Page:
(Clearwisdom.net) Many practitioners talk about how we should unconditionally look inward when we cooperate with others. This determines if we are genuine cultivators and can cooperate well. Some fellow practitioners have shared that they do not know how to look inside when it seems obvious that the other party is at fault. Based on my personal cultivation experience, I know of three reasons why we should look inside, even when we seem to be in the right.

First, I look to see if I have grievances with the other party, and whether I am impatient, competitive, or feel superior to them. I have found that whenever I am displeased when others make mistakes, I must have at least one of these attachments. Once these human notions are stirred up, it can help us identity the cause of our displeasure.

I then examine to see if I have a broad and open mind that is forgiving and tolerant. Any practitioners that have not yet reached consummation will surely make mistakes, and we need to be tolerant of others as we cultivate. Our compassion grows as we move forward in cultivation, and it needs to break through boundless realms, to encompass countless sentient beings, including our fellow practitioners. If we cannot be tolerant of other practitioners, that means our compassion is not sufficient and needs to grow.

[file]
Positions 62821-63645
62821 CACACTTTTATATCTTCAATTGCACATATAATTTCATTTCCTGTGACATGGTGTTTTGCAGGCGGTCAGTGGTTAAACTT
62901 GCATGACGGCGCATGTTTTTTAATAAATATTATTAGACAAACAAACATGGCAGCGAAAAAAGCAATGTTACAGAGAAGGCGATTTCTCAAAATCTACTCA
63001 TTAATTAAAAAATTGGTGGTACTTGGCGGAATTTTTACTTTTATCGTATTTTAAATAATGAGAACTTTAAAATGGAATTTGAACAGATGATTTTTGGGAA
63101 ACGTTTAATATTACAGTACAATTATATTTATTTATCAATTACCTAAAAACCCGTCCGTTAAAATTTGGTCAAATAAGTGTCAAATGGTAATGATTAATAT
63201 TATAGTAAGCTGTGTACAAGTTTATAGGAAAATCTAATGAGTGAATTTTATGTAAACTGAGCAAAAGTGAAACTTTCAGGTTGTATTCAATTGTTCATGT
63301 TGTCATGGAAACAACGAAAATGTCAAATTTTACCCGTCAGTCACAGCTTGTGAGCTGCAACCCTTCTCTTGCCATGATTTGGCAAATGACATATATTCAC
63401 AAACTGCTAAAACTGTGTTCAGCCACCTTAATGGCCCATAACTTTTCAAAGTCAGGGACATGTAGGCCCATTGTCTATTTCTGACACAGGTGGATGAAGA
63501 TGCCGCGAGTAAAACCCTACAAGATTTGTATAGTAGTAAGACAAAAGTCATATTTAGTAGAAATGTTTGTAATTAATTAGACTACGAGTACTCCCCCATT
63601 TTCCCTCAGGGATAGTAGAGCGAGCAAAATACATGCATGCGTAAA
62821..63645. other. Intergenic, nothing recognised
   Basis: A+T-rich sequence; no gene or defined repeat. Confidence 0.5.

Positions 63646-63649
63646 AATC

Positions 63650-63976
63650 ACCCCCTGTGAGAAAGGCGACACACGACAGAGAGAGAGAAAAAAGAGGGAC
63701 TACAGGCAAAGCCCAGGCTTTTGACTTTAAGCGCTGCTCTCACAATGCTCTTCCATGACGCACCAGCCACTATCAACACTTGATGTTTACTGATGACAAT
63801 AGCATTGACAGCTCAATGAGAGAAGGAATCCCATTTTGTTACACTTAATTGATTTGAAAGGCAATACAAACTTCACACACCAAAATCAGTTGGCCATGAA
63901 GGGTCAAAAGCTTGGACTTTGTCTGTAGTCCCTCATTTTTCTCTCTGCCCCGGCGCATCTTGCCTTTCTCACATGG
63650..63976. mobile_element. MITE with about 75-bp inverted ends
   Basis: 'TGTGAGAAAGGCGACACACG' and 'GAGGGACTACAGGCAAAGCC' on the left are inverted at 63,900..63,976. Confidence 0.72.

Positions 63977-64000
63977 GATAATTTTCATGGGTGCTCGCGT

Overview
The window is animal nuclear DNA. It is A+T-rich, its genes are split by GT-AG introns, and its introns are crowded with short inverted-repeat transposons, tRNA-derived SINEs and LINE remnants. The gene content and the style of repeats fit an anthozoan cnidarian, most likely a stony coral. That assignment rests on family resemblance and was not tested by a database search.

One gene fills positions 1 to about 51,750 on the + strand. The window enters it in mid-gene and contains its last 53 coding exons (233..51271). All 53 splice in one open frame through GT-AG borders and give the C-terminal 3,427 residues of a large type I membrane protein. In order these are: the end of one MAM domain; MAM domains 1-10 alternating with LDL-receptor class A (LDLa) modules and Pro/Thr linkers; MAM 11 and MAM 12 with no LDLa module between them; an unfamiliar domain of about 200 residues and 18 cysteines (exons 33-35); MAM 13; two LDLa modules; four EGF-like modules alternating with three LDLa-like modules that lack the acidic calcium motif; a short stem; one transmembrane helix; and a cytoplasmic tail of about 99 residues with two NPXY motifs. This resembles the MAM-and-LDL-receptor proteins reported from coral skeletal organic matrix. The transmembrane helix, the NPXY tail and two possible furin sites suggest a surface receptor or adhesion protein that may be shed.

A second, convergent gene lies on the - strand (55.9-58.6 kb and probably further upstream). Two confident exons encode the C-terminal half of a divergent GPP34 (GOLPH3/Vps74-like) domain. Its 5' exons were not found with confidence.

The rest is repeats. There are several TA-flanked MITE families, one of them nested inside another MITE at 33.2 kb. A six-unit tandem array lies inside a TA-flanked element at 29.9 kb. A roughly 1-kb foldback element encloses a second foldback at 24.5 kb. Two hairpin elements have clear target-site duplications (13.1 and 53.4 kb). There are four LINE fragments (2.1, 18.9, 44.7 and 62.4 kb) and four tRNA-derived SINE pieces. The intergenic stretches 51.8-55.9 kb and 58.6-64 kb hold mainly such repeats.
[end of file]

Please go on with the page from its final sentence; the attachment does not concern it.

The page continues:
We need to respect our fellow practitioners from the bottom of our hearts. Under the current environment, practitioners have risked their personal safety to help Master save sentient beings. Although they still have human notions, their sacred actions are completely selfless. When I meet such great practitioners, all I have is sincere respect. If such a practitioner has made a mistake, we should surely not fight with them; on the contrary, we should quietly help to mend those gaps.

When I was helping a practitioner to lean how to use a computer, I became impatient and would get very angry, because she would soon forget what I had taught her. Then, I thought: she was nearly 60; she did not have a job and lived a very difficult life, but she was determined to learn computer technology to help save sentient beings. I then became deeply moved and thought that I must be patient when I help her.

I would like to remind all practitioners that in most situations, although it may appear that the mistake was made by another party, if we unconditionally look inside, we will often find that the mistakes were not completely the other party's fault.

These are my personal understandings, please point out anything inappropriate.